Buried in a stack of bills signed into law, Governor Mary Fallin approved a law on Tuesday that would do away with one of the largest problems facing the death penalty in Oklahoma; storing the lethal drugs used in executions.
The new law, formerly SB884, allows the Department of Corrections to obtain federal and state licenses to store controlled substances, like medical narcotics but also those used in the state executions.
But the DOC director said his office pushed for law so they could keep medicine on site vital to the care of inmates.
“It's an administrative tool for us and gives us some relief. We will gain efficiencies in the system by being able to secure and stores these drugs,” Director Joe Albaugh.
But for some the coincidence of a troubled execution process and the passage of the law is more than happenstance. Being unable to store the drugs was just one issue the state had last fall during a series of stayed executions of Richard Glossip. Something the DOC Director agrees the new law would fix but wouldn't say whether his office would use the law for executions.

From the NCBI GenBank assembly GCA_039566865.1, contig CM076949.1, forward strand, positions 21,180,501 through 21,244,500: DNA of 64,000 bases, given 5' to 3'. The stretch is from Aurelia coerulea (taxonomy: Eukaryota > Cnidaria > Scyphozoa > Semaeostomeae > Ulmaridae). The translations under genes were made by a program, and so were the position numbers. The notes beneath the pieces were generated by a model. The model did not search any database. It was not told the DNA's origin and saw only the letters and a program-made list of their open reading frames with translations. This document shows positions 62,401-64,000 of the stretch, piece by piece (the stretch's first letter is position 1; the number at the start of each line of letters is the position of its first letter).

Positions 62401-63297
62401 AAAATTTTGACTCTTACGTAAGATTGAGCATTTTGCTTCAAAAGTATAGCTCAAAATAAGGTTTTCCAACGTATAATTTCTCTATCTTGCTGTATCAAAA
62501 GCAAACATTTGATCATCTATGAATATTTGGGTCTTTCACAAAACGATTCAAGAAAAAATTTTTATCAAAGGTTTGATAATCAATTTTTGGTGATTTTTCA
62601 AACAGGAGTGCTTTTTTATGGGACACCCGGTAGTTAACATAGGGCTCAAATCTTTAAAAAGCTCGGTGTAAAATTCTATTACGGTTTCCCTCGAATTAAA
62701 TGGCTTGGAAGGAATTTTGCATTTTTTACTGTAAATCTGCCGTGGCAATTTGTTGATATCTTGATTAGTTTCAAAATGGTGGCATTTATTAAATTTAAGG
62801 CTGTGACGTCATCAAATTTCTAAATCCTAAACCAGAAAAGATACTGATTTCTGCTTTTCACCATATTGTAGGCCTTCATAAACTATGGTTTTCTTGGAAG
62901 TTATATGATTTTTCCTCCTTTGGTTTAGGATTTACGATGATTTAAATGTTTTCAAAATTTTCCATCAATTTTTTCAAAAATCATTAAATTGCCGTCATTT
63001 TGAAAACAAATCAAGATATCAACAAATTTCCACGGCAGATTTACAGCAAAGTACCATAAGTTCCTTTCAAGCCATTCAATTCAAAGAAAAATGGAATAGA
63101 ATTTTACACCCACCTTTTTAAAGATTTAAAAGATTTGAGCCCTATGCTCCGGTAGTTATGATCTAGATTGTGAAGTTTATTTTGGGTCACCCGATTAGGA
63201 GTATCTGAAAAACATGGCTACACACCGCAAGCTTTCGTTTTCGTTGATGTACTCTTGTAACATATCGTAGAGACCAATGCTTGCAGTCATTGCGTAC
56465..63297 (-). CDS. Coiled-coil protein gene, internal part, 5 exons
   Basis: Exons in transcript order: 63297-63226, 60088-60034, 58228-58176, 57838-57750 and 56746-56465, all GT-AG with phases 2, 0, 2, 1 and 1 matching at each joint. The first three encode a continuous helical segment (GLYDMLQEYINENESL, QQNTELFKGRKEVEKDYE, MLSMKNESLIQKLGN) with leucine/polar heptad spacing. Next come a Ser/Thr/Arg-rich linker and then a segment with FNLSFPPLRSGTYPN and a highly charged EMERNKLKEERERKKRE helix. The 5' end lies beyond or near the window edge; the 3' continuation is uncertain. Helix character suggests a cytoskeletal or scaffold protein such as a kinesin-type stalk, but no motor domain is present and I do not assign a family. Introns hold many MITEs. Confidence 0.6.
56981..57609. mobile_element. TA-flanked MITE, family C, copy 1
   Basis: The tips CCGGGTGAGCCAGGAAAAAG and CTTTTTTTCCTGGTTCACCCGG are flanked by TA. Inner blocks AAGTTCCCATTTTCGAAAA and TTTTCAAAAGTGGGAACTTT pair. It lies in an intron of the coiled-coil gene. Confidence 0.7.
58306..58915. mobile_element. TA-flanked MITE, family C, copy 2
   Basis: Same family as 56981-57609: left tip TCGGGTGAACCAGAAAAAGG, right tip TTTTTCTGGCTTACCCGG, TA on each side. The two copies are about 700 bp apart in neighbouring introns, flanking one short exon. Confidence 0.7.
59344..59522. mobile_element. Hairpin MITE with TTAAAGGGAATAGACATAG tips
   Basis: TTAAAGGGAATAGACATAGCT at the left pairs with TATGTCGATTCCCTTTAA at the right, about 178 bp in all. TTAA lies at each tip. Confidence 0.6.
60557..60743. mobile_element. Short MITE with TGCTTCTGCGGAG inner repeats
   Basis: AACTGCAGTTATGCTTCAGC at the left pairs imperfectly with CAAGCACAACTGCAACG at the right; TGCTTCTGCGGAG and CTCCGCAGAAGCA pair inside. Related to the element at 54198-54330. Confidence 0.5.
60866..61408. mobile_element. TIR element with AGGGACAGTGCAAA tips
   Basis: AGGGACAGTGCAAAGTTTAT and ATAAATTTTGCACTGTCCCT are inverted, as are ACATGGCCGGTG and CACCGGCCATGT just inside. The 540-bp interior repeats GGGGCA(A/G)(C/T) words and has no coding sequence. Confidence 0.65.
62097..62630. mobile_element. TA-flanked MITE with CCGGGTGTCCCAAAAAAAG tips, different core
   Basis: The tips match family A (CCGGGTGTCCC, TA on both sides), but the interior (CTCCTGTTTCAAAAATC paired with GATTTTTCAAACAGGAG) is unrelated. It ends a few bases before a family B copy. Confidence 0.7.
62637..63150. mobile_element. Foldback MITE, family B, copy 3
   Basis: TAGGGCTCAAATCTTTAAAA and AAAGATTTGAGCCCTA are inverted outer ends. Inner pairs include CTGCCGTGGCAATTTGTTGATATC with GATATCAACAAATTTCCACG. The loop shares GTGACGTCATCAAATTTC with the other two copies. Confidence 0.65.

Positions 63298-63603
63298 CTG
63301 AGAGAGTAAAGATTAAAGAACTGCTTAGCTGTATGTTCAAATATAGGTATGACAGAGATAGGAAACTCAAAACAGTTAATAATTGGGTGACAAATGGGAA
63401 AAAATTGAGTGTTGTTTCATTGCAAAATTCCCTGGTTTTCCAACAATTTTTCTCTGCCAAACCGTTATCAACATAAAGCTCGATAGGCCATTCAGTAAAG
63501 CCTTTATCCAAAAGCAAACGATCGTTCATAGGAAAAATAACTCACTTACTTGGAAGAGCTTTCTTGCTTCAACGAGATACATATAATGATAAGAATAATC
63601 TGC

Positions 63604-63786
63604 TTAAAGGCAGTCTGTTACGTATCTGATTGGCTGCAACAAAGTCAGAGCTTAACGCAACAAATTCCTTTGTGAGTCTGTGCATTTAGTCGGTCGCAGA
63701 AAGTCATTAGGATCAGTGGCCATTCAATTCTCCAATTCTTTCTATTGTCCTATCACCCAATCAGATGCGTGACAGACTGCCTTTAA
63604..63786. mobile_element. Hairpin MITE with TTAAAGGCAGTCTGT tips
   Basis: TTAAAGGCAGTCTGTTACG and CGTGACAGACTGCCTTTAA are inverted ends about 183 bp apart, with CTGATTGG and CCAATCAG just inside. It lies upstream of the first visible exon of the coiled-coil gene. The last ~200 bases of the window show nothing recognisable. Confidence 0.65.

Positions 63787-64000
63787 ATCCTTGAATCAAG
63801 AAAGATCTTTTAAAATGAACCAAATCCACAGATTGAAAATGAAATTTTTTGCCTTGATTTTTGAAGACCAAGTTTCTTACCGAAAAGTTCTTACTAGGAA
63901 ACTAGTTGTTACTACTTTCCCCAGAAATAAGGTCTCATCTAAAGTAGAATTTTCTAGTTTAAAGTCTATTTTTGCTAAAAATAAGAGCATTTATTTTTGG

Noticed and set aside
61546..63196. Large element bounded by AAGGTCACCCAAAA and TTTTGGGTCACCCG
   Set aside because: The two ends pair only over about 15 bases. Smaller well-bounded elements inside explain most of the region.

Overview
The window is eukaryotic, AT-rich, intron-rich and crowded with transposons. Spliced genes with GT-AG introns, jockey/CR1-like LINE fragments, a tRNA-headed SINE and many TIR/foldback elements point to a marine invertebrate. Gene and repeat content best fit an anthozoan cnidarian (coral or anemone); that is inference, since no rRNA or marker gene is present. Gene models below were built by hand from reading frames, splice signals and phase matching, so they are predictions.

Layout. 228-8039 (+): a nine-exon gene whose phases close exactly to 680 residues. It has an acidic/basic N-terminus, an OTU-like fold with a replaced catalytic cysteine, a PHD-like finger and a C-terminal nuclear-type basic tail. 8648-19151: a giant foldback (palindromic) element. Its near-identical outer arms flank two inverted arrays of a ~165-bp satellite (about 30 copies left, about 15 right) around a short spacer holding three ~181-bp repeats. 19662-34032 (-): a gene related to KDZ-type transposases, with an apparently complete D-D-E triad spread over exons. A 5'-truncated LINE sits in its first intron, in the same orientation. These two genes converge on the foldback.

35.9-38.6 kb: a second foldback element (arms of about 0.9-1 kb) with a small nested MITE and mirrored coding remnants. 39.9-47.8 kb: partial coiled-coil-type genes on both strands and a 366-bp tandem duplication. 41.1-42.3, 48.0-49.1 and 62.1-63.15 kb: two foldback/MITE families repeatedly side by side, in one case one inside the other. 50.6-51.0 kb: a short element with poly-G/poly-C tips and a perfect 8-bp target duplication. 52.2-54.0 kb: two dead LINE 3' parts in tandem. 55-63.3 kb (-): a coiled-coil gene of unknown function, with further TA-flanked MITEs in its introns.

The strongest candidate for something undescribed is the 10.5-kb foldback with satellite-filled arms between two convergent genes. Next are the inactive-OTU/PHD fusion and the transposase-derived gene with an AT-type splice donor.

“Doesn't mean we're going to do it, doesn't mean we're not going to do it. My first priority right now is focusing on our medical staff doing what they need to do for our inmate population,” Albaugh said.
The process for getting those drug licenses is tedious and filled with red tape, according to Albaugh. The law does go into effect November first.
Attorney General Scott Pruitt’s office and did not get a response. The Governor's office was also asked to comment on the law, but officials there declined.